On April 9th, 2015 an inquest jury found that a Seattle police officer believed he was in imminent danger when he killed a man armed with a realistic-looking pellet gun last July.
The inquest, ordered by county Executive Dow Constantine, was a fact-finding hearing on the July 1 shooting death of 36-year-old Austin Derby.
The Renton man led state troopers on a late-night, high speed chase on Interstate 5, then ditched his truck on a residential street and hid in the back yard shed of a Beacon Hill home.
Seattle Police Officer Jason Tucker was with a K-9 search team when he spotted Derby in the shed. Tucker ordered Derby to come out, but he refused and yelled “I’ve got a pistol, too.” When Derby aimed a pistol at Tucker, the officer fired several shots, killing him.
Derby’s weapon later turned out to be a pellet gun. The suspect had removed the barrel’s orange tip that would indicate he had an Airsoft pistol.
The eight King County District Court jury members, who began deliberations on April 6th, were unanimous in determining Officer Tucker believed Derby posed an imminent threat of death or serious injury to the officer or others.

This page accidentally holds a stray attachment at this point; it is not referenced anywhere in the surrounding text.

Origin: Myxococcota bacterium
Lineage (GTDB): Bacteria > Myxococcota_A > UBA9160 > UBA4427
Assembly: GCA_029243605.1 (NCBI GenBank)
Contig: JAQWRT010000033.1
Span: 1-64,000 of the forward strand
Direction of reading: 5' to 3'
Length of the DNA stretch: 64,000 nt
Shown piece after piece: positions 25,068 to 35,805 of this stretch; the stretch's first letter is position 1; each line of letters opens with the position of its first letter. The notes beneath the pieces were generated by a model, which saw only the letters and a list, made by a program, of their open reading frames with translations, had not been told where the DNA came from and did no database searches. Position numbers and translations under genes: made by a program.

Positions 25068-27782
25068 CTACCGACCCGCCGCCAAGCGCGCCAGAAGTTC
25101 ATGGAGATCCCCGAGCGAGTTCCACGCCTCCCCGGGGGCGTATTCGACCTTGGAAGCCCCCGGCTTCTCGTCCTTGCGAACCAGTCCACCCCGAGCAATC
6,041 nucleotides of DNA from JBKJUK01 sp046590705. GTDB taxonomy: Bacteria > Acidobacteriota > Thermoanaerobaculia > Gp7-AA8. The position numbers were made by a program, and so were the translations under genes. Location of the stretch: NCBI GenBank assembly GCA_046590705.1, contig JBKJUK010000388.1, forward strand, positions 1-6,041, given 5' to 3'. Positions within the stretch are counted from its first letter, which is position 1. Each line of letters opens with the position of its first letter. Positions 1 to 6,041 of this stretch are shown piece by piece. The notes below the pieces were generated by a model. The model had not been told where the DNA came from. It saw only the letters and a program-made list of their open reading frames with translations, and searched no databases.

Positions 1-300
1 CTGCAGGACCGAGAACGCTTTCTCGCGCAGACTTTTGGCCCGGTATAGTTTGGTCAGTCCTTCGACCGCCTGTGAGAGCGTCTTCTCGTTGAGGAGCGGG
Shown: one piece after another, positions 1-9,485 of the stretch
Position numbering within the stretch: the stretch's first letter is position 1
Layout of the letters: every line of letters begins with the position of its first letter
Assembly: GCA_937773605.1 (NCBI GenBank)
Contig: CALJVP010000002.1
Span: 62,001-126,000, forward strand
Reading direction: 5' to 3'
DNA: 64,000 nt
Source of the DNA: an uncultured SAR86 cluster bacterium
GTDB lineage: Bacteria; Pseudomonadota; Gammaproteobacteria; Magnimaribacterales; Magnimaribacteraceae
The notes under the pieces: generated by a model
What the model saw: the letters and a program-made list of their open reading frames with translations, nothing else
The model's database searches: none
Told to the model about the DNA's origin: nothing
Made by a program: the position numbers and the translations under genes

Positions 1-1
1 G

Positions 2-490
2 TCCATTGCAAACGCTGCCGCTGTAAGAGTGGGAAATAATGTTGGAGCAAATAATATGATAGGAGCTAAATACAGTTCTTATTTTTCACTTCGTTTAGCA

After the conclusion of testimony, the judge asked jurors to answer 30 questions (PDF) — including whether Darby led police on a high-speed pursuit and had narcotics in his system. After deliberation, inquest jurors unanimously concurred on 29 of the 30 questions about the facts surrounding the shooting. Two of the eight jurors said they did not know whether Derby was holding an object resembling a gun when he was shot by Officer Tucker. However, all the jurors agreed Derby posed a threat.
The jury relied on information collected by the Seattle Police Department’s new Force Investigation Team, FIT, which was created as part of a U.S. Department of Justice agreement with the city of Seattle to help address concerns over use of force by SPD. This is one of the first officer involved shootings probed by the team.
As part of its three-month investigation, FIT detectives took statements from more than 100 people including Seattle police officers, firefighters and state troopers who responded to the scene, as well residents who lived near where the shooting took place.
Investigators also combed through several hundred hours of video taken by SPD patrol cars, state troopers and a Washington State Patrol observation plane that that circled overhead throughout the incident. Almost every second was documented, either by video or audio.
The investigation showed that Tucker had little time to react. Only 40 seconds elapsed from the time Tucker realized someone was in the shed, to when Derby pointed a gun at the officer.